Securing Web apps
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Thread: Securing Web apps

  1. #1
    Join Date
    Dec 2002

    Securing Web apps

    Ok I thought this was the perfect place for this if it has been posted before let me know.
    Stumbled across the atricle while surfing today. Concerning security with php I don't know that much about php but, would love to hear more from those that do. Is variables use to access files in php the best solution or would there be a better alternative to used besides php the following link was a good read to demostrate what I was talking about. Instead of using a workaround with php wouldn't it be better to use perl or python instead. Though I know perl has some vuln functions as well what do the ppl here think


    Just thought this would be a great topic for this forum#!*

  2. #2
    Senior Member
    Join Date
    Oct 2001
    Helsinki, Finland
    If coded correctly, PHP is a very safe language. Just look at AntiOnline!

    The page you linked to was something good to read. has also got their own security manual that every php-programmer should read. The manual covers the following topics:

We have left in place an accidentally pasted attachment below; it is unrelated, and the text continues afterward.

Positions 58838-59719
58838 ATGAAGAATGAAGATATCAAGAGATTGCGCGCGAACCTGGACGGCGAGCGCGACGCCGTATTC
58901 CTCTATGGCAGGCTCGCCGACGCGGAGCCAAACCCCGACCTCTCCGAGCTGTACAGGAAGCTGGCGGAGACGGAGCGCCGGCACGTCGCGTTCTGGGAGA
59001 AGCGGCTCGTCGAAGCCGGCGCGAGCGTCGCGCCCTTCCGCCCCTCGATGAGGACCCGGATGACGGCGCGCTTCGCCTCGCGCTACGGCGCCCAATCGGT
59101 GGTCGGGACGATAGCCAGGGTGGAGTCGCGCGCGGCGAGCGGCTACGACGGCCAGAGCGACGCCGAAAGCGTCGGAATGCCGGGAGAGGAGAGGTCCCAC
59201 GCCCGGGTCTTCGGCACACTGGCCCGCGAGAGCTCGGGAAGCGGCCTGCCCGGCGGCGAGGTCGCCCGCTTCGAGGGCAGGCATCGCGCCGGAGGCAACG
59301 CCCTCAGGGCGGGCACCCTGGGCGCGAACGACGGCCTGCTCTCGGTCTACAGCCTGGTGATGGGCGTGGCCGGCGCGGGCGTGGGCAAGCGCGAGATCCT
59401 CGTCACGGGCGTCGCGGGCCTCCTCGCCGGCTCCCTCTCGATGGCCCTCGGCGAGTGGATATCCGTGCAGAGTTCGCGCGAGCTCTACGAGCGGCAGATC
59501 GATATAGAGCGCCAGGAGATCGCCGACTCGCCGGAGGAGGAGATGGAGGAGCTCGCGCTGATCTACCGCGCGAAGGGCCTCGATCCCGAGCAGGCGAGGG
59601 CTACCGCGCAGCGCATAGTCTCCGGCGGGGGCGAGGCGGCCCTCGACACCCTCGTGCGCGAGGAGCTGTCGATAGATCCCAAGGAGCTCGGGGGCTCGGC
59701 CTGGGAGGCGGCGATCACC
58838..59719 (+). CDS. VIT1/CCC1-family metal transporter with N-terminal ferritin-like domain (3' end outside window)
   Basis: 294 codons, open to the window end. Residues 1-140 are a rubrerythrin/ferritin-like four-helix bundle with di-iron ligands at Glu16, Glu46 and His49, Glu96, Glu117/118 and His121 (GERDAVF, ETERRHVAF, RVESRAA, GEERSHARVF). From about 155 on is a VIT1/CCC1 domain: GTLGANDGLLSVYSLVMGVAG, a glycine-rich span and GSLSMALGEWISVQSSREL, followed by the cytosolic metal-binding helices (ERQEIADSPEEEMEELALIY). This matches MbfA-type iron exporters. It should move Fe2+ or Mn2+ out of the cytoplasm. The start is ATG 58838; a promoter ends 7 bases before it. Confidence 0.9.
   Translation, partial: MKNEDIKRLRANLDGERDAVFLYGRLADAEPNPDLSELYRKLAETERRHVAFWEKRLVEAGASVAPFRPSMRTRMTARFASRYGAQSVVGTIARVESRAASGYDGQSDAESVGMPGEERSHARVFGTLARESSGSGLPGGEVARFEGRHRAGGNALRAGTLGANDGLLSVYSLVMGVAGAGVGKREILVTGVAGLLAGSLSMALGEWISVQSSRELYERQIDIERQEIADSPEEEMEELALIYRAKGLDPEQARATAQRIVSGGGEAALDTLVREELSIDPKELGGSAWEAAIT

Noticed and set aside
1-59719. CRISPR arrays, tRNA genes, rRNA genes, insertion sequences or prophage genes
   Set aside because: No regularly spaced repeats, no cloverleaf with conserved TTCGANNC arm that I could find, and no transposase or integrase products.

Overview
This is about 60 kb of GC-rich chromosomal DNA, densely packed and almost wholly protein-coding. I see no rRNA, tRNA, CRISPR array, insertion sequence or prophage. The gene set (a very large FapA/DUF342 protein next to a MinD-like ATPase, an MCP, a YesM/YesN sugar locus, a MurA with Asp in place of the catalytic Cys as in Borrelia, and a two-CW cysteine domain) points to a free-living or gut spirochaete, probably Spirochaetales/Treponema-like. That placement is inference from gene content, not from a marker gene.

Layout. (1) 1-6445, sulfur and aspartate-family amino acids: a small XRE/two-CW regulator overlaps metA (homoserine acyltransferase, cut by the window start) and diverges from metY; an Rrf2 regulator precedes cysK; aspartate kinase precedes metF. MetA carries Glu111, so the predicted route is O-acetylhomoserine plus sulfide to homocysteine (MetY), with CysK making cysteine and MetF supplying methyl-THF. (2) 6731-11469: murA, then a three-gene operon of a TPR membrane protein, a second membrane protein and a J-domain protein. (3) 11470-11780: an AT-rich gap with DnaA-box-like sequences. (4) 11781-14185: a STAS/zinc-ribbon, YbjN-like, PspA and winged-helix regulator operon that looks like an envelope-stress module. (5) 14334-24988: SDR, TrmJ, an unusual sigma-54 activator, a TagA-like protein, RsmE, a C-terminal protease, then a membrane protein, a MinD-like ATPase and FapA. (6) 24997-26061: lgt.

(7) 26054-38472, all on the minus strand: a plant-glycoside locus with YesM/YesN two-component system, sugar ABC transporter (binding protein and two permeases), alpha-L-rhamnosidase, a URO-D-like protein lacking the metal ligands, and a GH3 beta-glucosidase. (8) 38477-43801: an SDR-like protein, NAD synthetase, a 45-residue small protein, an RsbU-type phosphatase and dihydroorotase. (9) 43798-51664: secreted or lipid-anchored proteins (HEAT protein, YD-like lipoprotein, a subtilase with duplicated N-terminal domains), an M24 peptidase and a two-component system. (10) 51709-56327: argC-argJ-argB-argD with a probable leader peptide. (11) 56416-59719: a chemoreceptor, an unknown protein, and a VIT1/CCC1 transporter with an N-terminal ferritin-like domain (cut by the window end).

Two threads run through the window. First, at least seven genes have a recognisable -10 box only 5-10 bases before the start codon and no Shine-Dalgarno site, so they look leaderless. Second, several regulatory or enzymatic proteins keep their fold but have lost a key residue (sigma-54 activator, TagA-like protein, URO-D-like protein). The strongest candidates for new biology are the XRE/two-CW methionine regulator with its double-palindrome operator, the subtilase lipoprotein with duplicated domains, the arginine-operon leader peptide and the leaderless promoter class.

General considerations
    Installed as CGI binary
    Installed as an Apache module
    Filesystem Security
    Database Security
    Error Reporting
    Using Register Globals
    User Submitted Data
    Hiding PHP
    Keeping Current
    Q: Why do computer scientists confuse Christmas and Halloween?
    A: Because Oct 31 = Dec 25

  3. #3
    One really great thing I like about PHP is the ability to hide your code. People don't think much about this, but code is something in design that is often 'borrowed'. So if you're doing something really unique and you don't want to make it easy for the person to get a hold of it at all, PHP is the way.

  4. #4
    Senior Member
    Join Date
    Jan 2002
    This stuff is all pretty good and relevant.

    The most important thing is to turn off register_globals. register_globals is evil and makes php inherently insecure. Just say no.

    If you're distributing a web app to others' servers, put a check in at the top of a globally included file that tests register_globals and refuses to proceed if it's on. That way your app is safe from administrators who erroneously turn register_globals on.

    register_globals can be turned on and off on a per-directory basis (if using Apache anyway), so there's no excuse to turn it on across the entire server just because one broken application requires it.

    Also, magic_quotes is evil. It is hugely misguided, and although it improves security, it decreases data integrity. I.e. backslashes, quotes, etc generally seem to get mangled and thrown around everywhere.

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